In Nath v. Texas Children’s Hospital and Baylor College of Medicine, 2014 Tex. LEXIS 756 (Tex. Aug. 29, 2014) the Court considered one of the largest sanctions awards in Texas history.  In a suit between a physician and other medical providers, the trial court imposed sanctions against the doctor well in excess of $1 million for the filing of groundless pleadings in bad faith and with an improper purpose.

A plastic surgeon employed by Baylor College of Medicine and affiliated with Texas Children’s Hospital asserted claims for defamation, tortious interference, negligent supervision and training, and a declaratory judgment claim that the doctor could or should disclose to his patients that another doctor had been operating on patients despite impaired vision and hepatitis.

More than four years after the suit began, the trial court granted summary judgment and dismissed the physician’s claims against the hospital and Baylor.  The defendants then moved for sanctions.  The trial court awarded $776,607 to the hospital and $644,500 to Baylor in attorney’s fees and sanctions against the physician.

The physician appealed, arguing that the sanctions were excessive and should not have been awarded against him personally.  Finding that he was using the lawsuit to put damaging, irrelevant information into the public domain and thereby extort a more favorable settlement, the Court concluded that his pleadings were filed for an improper purpose and that the trial court did not abuse its discretion in sanctioning him personally.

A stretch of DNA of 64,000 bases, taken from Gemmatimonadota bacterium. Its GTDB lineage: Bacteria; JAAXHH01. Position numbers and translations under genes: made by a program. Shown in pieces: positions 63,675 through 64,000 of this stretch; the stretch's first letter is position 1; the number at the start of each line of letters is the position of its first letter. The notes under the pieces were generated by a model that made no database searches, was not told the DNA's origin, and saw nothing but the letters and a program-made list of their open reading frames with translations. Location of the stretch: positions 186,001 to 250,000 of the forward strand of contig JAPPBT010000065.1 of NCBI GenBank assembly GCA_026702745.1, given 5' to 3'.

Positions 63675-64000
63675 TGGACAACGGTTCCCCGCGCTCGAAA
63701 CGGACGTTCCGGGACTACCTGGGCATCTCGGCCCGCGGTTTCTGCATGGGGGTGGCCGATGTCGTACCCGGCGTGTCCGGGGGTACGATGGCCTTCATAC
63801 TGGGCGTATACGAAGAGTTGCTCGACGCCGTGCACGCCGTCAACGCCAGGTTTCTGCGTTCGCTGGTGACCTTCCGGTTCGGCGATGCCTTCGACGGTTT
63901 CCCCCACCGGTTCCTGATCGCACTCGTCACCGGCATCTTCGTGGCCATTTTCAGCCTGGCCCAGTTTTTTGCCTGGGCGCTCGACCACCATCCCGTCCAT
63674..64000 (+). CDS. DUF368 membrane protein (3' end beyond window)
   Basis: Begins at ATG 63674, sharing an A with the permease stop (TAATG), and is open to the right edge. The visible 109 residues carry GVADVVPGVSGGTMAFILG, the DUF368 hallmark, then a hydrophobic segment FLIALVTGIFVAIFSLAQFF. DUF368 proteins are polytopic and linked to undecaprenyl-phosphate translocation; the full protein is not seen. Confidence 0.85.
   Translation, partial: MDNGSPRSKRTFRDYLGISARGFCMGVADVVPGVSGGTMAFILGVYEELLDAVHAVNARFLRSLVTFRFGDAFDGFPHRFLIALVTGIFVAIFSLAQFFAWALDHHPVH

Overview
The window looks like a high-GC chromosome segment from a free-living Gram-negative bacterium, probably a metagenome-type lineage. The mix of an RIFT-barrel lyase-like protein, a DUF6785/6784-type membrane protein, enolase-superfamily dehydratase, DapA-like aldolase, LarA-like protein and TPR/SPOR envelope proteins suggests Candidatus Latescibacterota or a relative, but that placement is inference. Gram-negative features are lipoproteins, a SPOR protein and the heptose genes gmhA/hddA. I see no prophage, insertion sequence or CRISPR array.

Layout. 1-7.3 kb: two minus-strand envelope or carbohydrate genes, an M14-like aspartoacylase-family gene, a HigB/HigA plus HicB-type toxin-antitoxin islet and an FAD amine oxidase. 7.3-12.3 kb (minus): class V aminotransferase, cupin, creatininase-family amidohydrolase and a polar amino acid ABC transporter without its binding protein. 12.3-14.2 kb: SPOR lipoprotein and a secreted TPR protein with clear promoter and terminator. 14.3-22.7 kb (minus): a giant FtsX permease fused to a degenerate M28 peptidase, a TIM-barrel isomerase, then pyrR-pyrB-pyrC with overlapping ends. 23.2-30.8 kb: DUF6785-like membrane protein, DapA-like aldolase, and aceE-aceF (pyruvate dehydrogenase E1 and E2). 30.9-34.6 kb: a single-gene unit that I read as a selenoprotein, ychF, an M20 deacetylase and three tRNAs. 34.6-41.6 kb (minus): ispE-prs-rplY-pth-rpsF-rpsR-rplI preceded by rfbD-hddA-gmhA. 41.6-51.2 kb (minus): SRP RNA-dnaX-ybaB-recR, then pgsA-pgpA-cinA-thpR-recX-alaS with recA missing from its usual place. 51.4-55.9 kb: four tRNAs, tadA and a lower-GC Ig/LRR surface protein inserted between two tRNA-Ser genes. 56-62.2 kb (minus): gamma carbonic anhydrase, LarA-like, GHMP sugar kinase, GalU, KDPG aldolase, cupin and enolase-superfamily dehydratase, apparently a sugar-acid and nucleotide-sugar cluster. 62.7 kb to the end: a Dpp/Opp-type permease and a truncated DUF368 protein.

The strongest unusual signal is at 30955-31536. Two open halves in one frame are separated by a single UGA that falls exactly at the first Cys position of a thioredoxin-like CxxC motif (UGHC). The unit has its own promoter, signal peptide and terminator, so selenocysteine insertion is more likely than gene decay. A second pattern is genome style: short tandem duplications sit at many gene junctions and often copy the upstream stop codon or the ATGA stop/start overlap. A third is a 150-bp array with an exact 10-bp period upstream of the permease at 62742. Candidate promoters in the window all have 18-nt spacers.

Next, the Court considered whether the amount of the sanctions was excessive.  After reviewing the non–exclusive factors enumerated in Low v. Henry, 221 S.W.3d 609, 620 (Tex. 2007), the Court concluded that the trial court failed to consider “the degree to which the offended person’s own behavior caused the expenses for which recovery is sought.”  Because the defendants did not seek summary judgment on time–barred claims until nearly five years after the allegations were first made, the Court remanded for the trial court to reassess the amount of sanctions awarded.

The four dissenting justices would have respected the trial court’s discretion to determine which Low factors were relevant to ensure that the amount of sanctions assessed were appropriate.  The dissent found the remand especially troubling because the trial judge who presided over the case had lost his bid for reelection and his replacement would not be able to witness firsthand the sanctioned behavior.